The Strong and Deep World of Primitivo Wine

Primitivo wines are a succulent blend of dark and sweet. Intense tannins and high ABV content make it perfect with richly flavoured meat and vegetable dishes. Sweeter and milder versions are also available, and can be achieved by ageing the wine for longer periods of time.

Primitivo Wine from Cantine Teanum, Italian Wine

Primitivo Wines

When anyone raises a glass that contains a deep, rich and red wine, it is very often a Primitivo. The classic varietal of this wine is high in both tannins and alcohol content. The tannins are what give it the beautiful and vibrant colour, which could even inspire poetry. The alcohol content of most Primitivo wines is reduced to about 14% by the time it reaches the table. However, fortified versions, such as the liquoroso variety, can have an alcohol content as high as 18%. Primitivo wines exhibit a certain bitterness in their flavour, in addition to the intense mouth-puckering effect of its tannins. Therefore, it is best to age these wines for a few years in the bottle or barrel before consumption. In terms of food pairings, Primitivo goes well with strong flavours found in a typical Puglian lamb spit-roast, as well as with any smoked meat, or even with vegetarian dishes such as beetroot curry or lentils stewed in wine.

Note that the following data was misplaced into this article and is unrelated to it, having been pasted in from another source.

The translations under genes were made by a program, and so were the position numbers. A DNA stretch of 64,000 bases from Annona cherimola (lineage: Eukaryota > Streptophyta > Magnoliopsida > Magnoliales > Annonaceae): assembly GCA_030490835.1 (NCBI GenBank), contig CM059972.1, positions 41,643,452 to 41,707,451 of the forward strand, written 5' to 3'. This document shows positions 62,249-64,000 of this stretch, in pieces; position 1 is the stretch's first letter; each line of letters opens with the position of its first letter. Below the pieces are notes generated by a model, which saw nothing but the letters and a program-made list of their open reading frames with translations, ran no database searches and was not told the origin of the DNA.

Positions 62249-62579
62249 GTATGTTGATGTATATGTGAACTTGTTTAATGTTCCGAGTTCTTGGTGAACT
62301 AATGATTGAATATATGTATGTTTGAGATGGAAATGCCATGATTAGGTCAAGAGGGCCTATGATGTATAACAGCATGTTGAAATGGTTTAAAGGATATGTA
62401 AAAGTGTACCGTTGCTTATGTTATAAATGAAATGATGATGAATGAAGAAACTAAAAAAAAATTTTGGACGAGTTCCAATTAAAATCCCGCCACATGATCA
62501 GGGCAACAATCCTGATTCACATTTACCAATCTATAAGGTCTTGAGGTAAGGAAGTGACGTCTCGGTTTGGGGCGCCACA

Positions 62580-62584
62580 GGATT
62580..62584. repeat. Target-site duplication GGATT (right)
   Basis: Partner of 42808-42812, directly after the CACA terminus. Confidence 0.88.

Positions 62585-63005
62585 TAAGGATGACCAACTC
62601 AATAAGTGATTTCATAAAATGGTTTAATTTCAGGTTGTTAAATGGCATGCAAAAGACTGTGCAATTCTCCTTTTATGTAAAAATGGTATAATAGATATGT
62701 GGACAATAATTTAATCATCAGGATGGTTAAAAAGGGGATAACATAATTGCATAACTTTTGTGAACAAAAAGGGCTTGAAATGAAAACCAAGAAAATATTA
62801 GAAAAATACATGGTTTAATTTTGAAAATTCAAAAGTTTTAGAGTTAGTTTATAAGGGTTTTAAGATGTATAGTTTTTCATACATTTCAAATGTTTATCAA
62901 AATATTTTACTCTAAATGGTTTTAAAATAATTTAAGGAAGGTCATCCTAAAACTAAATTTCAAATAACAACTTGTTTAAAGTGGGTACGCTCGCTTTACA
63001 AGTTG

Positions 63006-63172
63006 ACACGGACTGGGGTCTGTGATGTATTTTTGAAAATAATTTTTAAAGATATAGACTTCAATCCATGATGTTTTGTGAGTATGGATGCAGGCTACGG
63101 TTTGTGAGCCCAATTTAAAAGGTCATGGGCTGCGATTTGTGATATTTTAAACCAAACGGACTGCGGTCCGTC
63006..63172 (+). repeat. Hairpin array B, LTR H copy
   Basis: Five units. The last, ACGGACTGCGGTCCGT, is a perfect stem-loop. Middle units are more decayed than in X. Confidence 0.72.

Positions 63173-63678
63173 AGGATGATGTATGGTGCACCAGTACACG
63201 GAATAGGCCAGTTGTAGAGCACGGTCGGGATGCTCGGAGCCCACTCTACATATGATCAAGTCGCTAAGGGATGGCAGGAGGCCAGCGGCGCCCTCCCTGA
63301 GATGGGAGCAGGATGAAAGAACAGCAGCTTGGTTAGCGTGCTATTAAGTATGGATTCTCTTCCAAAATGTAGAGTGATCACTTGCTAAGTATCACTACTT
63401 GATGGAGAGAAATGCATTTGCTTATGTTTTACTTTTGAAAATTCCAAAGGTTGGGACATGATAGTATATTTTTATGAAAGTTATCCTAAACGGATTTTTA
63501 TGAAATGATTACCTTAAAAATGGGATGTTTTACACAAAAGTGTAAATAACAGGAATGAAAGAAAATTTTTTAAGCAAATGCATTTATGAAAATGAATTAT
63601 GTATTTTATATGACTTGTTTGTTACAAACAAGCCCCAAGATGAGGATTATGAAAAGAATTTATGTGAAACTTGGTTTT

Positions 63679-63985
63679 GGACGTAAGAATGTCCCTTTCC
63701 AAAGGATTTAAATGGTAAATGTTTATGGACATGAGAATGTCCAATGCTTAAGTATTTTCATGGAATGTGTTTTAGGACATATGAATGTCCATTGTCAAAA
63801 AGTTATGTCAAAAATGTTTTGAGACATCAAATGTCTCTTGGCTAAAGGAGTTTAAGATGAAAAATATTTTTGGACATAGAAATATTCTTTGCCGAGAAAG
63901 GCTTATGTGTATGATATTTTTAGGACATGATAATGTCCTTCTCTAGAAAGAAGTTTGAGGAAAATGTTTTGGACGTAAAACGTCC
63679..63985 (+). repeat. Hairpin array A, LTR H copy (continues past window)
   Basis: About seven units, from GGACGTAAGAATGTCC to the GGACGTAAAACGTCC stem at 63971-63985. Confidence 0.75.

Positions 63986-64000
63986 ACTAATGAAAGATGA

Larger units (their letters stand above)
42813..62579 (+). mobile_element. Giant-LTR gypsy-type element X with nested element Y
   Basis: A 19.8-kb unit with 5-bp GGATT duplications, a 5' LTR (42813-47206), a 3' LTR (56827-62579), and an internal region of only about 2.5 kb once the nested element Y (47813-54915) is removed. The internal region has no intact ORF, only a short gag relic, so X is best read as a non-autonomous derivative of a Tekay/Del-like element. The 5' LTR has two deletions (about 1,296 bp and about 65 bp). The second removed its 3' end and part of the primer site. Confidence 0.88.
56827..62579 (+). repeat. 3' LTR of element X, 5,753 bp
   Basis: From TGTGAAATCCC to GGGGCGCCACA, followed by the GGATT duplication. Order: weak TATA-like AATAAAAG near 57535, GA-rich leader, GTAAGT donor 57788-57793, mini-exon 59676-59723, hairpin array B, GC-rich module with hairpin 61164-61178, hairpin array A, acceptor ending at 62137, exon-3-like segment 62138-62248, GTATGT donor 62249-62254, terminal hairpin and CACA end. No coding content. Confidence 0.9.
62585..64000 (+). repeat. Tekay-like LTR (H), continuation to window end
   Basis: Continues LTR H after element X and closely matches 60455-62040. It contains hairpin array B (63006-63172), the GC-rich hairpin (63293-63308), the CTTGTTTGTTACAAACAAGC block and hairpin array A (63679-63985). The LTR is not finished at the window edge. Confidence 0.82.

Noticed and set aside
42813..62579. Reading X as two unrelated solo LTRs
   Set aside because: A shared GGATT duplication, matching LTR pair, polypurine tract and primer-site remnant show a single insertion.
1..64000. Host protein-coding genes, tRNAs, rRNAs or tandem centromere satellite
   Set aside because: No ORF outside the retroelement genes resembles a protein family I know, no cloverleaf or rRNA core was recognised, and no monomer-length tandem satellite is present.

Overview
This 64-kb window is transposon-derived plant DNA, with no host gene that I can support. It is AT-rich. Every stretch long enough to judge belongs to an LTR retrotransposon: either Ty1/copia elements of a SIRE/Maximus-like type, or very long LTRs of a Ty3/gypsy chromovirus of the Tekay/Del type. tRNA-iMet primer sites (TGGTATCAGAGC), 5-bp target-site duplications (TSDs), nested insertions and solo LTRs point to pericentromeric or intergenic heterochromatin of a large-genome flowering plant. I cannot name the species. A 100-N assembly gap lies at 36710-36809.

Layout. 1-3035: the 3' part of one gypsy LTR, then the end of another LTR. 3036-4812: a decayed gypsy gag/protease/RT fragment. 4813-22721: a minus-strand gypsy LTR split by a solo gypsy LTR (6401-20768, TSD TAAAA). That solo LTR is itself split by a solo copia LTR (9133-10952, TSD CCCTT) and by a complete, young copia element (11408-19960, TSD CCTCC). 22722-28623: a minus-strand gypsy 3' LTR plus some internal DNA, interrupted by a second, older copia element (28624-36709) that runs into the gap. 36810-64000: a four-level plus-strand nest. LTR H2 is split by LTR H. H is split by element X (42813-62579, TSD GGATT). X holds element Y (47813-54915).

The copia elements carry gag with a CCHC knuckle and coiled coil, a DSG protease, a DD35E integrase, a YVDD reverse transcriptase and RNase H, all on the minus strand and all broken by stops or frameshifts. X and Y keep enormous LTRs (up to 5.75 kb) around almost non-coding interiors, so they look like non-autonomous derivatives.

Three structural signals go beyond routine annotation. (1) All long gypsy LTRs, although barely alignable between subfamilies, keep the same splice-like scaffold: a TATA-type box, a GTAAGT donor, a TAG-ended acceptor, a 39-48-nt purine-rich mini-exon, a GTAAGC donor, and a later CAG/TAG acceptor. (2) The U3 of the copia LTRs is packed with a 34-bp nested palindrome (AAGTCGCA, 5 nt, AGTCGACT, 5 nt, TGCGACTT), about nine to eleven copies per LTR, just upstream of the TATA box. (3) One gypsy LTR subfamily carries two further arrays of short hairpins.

Primitivo grapes have very dark skin and produce a dark red wine

Primitivo Grapes

Primitivo Grapes have very dark skin and produce a dark red wine with inky depths, especially if grown in Manduria. There is also a naturally sweet variety called the Dolce Naturele. The origin of this grape has seen much discussion and debate. However, it has now been established that the definite home of the modern-day Primitivo lies in “the heel” of Italy. Primitivo can be found in abundance in the regions of Southern Italy, particularly Puglia, although it is thought to have found its way there from the coasts of Croatia across the Adriatic Sea. Like its Californian grape cousin, the Zinfandel, the Primitivo is probably a clone of a grape called the Crljenak Kaštelanski, which was grown in Croatia in ancient times.